Academies: Admissions

Department for Education written question – answered on 27th April 2016.

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Photo of Cat Smith Cat Smith Junior Shadow Minister for Women and Equalities

To ask the Secretary of State for Education, how the Government plans to give parents confidence that their child will be accepted by academies that determine their own admissions and ensure that the child's needs will be met.

Photo of Cat Smith Cat Smith Junior Shadow Minister for Women and Equalities

To ask the Secretary of State for Education, what powers local authorities have to ensure that academy schools accept children with special educational needs.

Photo of Edward Timpson Edward Timpson Minister of State (Education)

The law requires all schools, including academies, to comply with an Education, Health and Care (EHC) plan which names the school.

Where a child or young person has Special Educational Needs (SEN) or disabilities but does not have an EHC plan, academies are required to comply with the Schools Admission Code and the law relating to admissions in considering their parents’ application for a place. Academies must:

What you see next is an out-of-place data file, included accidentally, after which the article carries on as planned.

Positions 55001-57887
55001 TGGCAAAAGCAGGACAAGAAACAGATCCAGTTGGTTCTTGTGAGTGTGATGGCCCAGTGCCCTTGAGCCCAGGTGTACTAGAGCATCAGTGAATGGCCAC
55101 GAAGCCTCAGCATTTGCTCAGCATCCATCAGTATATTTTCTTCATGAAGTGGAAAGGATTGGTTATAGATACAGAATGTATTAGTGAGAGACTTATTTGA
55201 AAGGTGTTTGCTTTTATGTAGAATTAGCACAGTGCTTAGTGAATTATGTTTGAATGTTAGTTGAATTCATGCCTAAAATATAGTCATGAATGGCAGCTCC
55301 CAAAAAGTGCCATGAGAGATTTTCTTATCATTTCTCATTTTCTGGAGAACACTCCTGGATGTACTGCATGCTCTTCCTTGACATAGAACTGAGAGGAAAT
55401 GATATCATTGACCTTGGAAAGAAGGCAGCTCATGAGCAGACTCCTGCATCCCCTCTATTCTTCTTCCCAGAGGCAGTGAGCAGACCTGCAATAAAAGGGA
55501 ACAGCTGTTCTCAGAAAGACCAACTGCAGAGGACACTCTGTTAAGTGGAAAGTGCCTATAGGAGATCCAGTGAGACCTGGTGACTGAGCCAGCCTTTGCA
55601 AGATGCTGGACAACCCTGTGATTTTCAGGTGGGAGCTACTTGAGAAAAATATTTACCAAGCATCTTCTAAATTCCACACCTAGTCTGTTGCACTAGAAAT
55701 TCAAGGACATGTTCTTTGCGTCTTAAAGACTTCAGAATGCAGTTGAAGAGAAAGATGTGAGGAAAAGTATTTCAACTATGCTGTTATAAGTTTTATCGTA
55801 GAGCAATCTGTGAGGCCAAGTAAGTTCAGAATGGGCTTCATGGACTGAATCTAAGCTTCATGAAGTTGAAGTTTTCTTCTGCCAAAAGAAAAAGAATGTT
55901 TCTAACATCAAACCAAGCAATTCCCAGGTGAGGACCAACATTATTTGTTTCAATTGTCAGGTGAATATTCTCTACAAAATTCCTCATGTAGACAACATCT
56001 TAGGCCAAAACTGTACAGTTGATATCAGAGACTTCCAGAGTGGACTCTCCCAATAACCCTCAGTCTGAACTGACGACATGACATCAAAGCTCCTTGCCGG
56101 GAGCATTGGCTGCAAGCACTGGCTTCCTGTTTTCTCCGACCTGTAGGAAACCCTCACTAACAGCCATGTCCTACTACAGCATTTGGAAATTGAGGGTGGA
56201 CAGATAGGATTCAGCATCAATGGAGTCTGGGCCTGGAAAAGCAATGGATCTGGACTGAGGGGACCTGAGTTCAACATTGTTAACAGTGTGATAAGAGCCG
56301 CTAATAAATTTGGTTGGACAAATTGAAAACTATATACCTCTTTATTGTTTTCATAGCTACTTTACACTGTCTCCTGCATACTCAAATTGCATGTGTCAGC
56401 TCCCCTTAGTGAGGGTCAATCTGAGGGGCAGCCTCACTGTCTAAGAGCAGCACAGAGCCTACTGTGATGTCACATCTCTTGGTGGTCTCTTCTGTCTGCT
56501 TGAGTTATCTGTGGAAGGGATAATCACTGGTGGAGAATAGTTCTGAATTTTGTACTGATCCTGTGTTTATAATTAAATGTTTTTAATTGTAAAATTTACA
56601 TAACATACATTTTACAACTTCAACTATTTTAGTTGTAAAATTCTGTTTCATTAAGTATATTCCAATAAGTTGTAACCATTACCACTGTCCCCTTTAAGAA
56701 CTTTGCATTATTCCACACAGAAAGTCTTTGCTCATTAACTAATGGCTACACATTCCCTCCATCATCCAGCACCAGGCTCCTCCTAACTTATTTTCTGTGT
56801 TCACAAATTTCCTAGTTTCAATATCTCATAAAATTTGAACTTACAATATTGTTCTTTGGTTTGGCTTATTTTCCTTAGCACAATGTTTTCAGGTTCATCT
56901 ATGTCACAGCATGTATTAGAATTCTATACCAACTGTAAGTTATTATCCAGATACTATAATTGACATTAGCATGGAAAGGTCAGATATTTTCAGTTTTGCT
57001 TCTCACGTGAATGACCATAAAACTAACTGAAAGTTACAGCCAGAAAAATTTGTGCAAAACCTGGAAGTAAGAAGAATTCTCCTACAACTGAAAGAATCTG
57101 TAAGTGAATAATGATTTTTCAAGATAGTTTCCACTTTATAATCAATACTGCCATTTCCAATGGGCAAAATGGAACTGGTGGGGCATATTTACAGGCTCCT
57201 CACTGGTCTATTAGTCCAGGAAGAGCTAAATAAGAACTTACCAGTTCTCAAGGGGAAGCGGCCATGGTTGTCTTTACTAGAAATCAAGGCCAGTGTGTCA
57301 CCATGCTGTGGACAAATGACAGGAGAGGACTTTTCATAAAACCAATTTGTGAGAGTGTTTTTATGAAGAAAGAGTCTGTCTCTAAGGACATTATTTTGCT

• consider such applications on the basis of the school’s published admissions criteria as part of their normal admissions procedures;
  • not refuse to admit a child because they do not feel able to cater for those needs; and
  • not refuse to admit a child on the grounds that they do not have an EHC plan.

In addition:

  • the Equality Act 2010 prohibits all schools from discriminating against disabled children and young people in respect of admissions for a reason related to their disability; and
  • where an academy has a pupil with SEN on roll, it must use its ‘best endeavours’ to ensure that the child get the support needed.

The Secretary of State also has powers under each academy’s funding agreement to direct the admission of a child to an academy. This power can be exercised if a school unlawfully removes a child from roll or if a school unlawfully refuses to comply with an EHC plan.

Finally, anyone applying for a place as a mainstream applicant, which includes those with SEN but without an EHC plan, can appeal to an independent appeal panel constituted and operating in accordance with the School Admission Appeals Code, if refused admission. The decision of the panel is binding on all parties.

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